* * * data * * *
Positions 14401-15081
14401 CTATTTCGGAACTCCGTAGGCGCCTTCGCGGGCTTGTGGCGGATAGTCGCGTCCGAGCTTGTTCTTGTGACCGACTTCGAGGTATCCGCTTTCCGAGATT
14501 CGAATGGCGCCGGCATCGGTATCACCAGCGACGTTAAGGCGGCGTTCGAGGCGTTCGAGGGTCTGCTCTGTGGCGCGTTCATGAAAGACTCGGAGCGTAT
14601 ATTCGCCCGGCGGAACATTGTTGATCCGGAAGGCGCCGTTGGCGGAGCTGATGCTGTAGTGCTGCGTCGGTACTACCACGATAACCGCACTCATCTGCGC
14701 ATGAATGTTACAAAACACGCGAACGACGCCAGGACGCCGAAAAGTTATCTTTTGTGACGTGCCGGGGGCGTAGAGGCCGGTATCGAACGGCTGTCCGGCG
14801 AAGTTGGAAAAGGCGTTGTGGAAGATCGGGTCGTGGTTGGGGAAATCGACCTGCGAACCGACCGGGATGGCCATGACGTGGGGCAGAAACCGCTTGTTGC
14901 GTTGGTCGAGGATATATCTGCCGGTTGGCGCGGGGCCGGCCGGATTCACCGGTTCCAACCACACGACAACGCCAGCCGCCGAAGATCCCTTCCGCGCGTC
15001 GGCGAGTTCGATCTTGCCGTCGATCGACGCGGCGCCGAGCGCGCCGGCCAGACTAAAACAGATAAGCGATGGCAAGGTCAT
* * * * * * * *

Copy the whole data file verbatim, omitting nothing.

Positions 14401-15081
14401 CTATTTCGGAACTCCGTAGGCGCCTTCGCGGGCTTGTGGCGGATAGTCGCGTCCGAGCTTGTTCTTGTGACCGACTTCGAGGTATCCGCTTTCCGAGATT
14501 CGAATGGCGCCGGCATCGGTATCACCAGCGACGTTAAGGCGGCGTTCGAGGCGTTCGAGGGTCTGCTCTGTGGCGCGTTCATGAAAGACTCGGAGCGTAT
14601 ATTCGCCCGGCGGAACATTGTTGATCCGGAAGGCGCCGTTGGCGGAGCTGATGCTGTAGTGCTGCGTCGGTACTACCACGATAACCGCACTCATCTGCGC
14701 ATGAATGTTACAAAACACGCGAACGACGCCAGGACGCCGAAAAGTTATCTTTTGTGACGTGCCGGGGGCGTAGAGGCCGGTATCGAACGGCTGTCCGGCG
14801 AAGTTGGAAAAGGCGTTGTGGAAGATCGGGTCGTGGTTGGGGAAATCGACCTGCGAACCGACCGGGATGGCCATGACGTGGGGCAGAAACCGCTTGTTGC
14901 GTTGGTCGAGGATATATCTGCCGGTTGGCGCGGGGCCGGCCGGATTCACCGGTTCCAACCACACGACAACGCCAGCCGCCGAAGATCCCTTCCGCGCGTC
15001 GGCGAGTTCGATCTTGCCGTCGATCGACGCGGCGCCGAGCGCGCCGGCCAGACTAAAACAGATAAGCGATGGCAAGGTCAT